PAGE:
ECONOMYNEXT – Sri Lanka’s gross official reserves had dropped to 6,652.8 million US dollars by the end of September 2020, from 7,430 million US dollars in August, central bank data showed.
Sri Lanka’s forex reserves are made up of central bank’s reserves and inflows to the Treasury from foreign borrowings.
In recent weeks the central had been able to buy dollars (against new rupees) from forex markets despite money printing due to weak private credit as well as import controls.
Import controls which hits trading businesses may also be contributing to the credit downturn.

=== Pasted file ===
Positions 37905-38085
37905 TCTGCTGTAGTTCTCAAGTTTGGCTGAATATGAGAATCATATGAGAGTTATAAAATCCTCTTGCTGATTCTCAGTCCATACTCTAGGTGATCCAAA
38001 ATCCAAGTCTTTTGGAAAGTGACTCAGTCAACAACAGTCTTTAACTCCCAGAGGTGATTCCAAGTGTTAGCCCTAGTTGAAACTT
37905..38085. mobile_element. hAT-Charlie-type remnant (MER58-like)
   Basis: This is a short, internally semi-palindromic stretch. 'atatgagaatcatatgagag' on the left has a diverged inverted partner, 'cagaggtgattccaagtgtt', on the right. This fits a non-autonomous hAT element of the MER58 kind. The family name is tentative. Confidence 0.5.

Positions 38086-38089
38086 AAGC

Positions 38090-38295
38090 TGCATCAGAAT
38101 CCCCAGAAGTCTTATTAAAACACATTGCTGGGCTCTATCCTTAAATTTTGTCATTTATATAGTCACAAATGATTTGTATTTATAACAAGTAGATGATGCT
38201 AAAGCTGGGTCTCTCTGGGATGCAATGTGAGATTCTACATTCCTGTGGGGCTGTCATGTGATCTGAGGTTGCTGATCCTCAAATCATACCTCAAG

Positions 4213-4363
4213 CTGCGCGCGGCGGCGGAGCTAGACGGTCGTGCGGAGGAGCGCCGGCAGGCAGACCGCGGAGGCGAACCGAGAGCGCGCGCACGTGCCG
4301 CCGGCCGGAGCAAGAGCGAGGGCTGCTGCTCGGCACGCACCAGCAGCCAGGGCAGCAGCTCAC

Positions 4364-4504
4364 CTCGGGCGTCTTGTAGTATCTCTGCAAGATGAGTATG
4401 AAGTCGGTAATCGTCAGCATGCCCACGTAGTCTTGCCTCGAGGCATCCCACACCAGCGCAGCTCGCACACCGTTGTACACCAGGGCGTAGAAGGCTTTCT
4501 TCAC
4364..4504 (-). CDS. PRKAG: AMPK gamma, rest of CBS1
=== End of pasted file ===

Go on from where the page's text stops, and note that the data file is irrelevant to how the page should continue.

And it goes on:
Weak credit leads to a fall in private consumption and investment which in turn slows imports.
In September the central bank had bought 56 million US dollars in forex markets while selling 1.25 million dollars, down from purchases of 121 million dollars and sale of 28 million US dollars.
Economic analysts point out that when credit weakens monetary conditions automatically turn counter-cyclical in a pegged regime, leading to excess liquidity and rate falls.
In August private credit turned positive.
Sri Lanka however has a problem rolling over debt due to credit downgrades in the wake of tax cuts and March and April falls of the rupee.
In October, Sri Lanka repaid a billion US dollar sovereign bond, in part by using forex reserves.
Sri Lanka is expecting around 700 million dollars from China in October. (Colombo/Oct12/2020)